Twitter’s law enforcement guidelines say it will release a user’s personal information only if requested under court order.

Facebook’s rules are no different from Twitter. It seems the rights of the violators seem to take precedent over the rights of the victims.

Social network privacy

I urge you to read this post, “Facebook Hacking and the Value of Social Currency” by ArCompany’s Danny Brown. Last year, Danny’s Facebook profile was hacked and the perpetrator proceeded to impersonate Danny by playing with his profile and attempting to discredit his reputation.

If you notice on Danny’s post, he speaks about the user’s need to take action via Security and Notification Settings.

The onus on the user to ensure they’re taking all the proper precautions is one step. Trying to identify the hacker required a court order and more long drawn-out red tape.

By the time all the procedures are put forward, the perpetrator would’ve probably taken the steps to further mask his/her true identity, making it increasingly difficult to find them.

Ask.fm is making advancements to  protect its victims

Under scrutiny and pressure from interest groups, Ask.fm has mandated users to register with email in order to access the site. This mitigates the use of anonymous postings and provides access to user IP information. Moderation has expanded and users now have access to  tools to report abusive behaviour.

On Debate.org, the census poll clearly vies for platforms to take on increasing responsibility for violations that occur within their own domains: 61% FOR; 39% AGAINST.

HOWEVER, THIS DOES NOT GO FAR ENOUGH…Ultimately, the user will continue to be accountable for reporting information to the authorities to get proper resolution. 

Cyberbullying and social networks

Will Platforms Be Forced to Redefine Themselves?

We can’t kill the messenger right? Wrong! If I am the purveyor of a medium that dispenses harm to others, then my accountability should be to protect the users of my platform.

If the original intent of the platform is free speech and open communication, does it make sense to uphold that purpose and defend it at the expense of those that fall victim to it?

On the other side of the coin, do I, as a user have to think twice and be more cautious of my behaviour ? That goes without saying.

This article clearly draws a distinction between a communications company and publisher and why social platforms may need to change:

Being a communications company rather than a publisher means significantly less responsibility and expense, because it can claim to be a platform for discussion, rather than a publisher of opinion which could be held to be libellous or threatening.

While the internet has NOT instigated the hatred, misogyny, or bullying that has seemed to run rampant in recent years, Caroline Criado-Perez remarks,

These are the hallmarks of humanity, and if we want to combat them, we need societal solutions.

The internet is woven into the very fabric of humanity. We will continue to define its path. The platforms must also evolve and adapt to the environments we are comfortable spending our time.

Otherwise they will die as well…

image: kid-josh
image: Jenny Levine
image: Jacey F. 

About Hessie Jones

CEO at ArCompany, and a seasoned digital strategist having held management positions for top Ad Agencies including Ogilvy, Rapp Collins, and Isobar Digital. She also has extensive start-up experience with launch successes like Yahoo! Answers. Hessie is also an active blogger/writer for Huffington Post, Digital Journal and WhatsYourTech.ca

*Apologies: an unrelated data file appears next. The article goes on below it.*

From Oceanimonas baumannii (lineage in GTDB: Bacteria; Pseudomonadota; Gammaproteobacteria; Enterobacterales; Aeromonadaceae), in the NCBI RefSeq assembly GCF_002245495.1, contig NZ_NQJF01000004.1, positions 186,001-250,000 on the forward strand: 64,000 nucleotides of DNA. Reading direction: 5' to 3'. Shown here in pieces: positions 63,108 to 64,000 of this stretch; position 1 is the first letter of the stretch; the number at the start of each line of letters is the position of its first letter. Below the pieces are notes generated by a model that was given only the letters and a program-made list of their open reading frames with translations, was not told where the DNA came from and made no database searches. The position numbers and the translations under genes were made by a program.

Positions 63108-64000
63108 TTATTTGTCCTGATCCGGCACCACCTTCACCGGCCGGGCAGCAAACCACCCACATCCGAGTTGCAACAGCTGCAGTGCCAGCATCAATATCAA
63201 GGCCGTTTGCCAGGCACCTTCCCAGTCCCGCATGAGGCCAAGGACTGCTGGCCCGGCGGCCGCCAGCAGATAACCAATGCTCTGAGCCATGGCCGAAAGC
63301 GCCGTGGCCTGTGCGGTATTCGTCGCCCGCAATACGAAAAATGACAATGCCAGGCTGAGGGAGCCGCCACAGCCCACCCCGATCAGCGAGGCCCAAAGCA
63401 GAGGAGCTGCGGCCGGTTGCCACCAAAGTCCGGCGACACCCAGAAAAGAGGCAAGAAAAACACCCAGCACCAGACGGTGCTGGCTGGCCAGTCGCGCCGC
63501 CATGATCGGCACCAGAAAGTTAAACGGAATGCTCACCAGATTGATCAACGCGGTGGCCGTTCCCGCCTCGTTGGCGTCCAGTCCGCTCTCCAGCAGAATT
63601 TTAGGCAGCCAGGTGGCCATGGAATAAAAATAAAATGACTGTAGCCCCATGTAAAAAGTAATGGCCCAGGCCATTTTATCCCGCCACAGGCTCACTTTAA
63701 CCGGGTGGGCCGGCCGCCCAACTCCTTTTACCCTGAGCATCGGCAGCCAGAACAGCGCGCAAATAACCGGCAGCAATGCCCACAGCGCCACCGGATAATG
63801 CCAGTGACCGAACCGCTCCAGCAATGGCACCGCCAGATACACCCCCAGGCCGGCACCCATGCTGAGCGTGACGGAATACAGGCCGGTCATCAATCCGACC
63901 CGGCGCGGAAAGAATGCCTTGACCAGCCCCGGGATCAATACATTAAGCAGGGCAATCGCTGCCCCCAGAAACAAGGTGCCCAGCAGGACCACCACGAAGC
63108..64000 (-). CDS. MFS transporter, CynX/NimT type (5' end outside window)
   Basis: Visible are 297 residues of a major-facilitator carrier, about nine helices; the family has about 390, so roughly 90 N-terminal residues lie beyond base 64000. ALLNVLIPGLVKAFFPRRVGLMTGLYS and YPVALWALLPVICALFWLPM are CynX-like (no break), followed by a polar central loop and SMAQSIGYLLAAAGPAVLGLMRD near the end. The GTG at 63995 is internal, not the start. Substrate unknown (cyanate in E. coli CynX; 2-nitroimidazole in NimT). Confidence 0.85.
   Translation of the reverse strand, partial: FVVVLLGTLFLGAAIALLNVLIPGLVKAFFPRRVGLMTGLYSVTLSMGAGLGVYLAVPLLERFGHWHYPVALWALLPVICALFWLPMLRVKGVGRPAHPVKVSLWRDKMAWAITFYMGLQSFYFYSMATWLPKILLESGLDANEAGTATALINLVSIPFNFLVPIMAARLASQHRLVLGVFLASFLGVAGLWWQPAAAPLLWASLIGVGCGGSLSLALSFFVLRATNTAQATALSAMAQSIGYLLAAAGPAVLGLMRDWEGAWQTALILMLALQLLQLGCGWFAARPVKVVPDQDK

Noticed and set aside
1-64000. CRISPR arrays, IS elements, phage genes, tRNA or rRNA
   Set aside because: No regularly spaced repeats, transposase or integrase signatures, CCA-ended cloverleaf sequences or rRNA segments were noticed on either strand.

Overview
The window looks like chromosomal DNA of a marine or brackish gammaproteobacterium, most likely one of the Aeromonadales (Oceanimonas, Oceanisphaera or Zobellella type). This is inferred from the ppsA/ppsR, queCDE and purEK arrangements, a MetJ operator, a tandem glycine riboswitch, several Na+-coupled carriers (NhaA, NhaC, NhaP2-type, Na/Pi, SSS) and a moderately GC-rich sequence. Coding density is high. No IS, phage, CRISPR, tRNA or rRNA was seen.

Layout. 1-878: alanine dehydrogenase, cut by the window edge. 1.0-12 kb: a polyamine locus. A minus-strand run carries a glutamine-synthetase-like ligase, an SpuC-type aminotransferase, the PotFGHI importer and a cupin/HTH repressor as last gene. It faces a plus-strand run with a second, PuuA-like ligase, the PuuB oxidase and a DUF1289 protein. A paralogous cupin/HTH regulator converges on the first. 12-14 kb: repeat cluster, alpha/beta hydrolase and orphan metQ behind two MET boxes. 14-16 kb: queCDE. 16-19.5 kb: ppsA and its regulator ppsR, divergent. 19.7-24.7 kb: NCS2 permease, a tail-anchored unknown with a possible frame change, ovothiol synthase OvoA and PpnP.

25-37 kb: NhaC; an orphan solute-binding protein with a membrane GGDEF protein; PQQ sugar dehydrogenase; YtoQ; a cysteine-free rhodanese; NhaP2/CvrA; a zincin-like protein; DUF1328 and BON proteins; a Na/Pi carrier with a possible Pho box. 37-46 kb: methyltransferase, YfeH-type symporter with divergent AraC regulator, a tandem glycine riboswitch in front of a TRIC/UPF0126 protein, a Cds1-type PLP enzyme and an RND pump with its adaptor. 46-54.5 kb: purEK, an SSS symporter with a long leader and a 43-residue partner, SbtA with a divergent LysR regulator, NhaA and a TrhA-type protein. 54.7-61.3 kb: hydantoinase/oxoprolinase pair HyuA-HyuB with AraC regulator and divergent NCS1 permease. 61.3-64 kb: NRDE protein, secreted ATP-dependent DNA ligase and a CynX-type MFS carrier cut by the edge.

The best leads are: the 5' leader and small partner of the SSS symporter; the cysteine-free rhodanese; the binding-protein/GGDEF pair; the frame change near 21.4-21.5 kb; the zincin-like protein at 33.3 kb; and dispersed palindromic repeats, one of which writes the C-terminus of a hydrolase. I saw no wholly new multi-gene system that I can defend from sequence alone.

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17 comments
AmyMccTobin
AmyMccTobin moderator

Superb, much needed post Hessie.  Recently my friend Mo got into an argument on FB with a person who was pretending to be a friend of his, including setting up a business page in the friend's name.  When Mo called him out, he began making threats.  They escalated to threats against Mo's family.  The troll then got Mo's email address and threatened him that way.  Getting no help from Facebook, Mo went to the police.  It took them a few months, but they tracked the troll down and arrested him.  Thank goodness for a dedicated small town police force willing to go the extra mile.

So, here's the question: If it is illegal in real life to threaten someone, why is it ok to do it online? Why are the networks willing to let people break laws on their platforms?  The free speech/creative/let it all hang argument holds NO WATER.   Since it appears quite obvious that without massive PR campaigns against individual networks, they won't change, we can either do that, OR, we can turn to the legal system to fix a very broken 'social system.'

Sarah Santacroce
Sarah Santacroce

very true ! Need to have a talk with my 10 year old. It's still early days, but it's important

bowden2bowden
bowden2bowden

Well done and Hessie and I will do my part spreading this must read! "Cyberbullying Seems Inescapable," I have hope that this is not true but at the rate that we see it, my hope is a bit dimmed. The mastery of "sub-texting" another tactic to be aware of...If I can plug, http://www.civilination.org, work and awareness continues!

AmyVernon
AmyVernon

Bravo, @hessiej . I actually find some value in anonymity, but the problem is that human nature doesn't allow for it to remain solely for good. I experienced a very small-scale version of the issue that @Danny Brown did, with someone using my profile photo. Hundreds of people reported the profile for me (including someone who worked at Facebook), yet it still took 3 days for them to take down the other profile. In fact, it was only after Fast Company picked up my story that they did anything.

The networks can't simply throw up their hands and say, "We can't control our users." There are technologies coming on the market that will help them monitor things a lot more. They need to avail themselves of these.

Danny Brown
Danny Brown

I think Genevieve Lachance nailed it in a comment elsewhere, Sarah: "Unfortunately, there will always be networks that just don't care. I'm not going to wait for networks or governments to make changes or set new rules! As a digital citizen, I'm going to do my part and report anything inappropriate, tell parents, warn kids, and supervise as much as I can what my own kids do online. As well, as parents we need to educate ourselves and stop putting our heads in the sand! We need to be digitally savvy parents because our kids are way smarter than we are when it comes to technology!"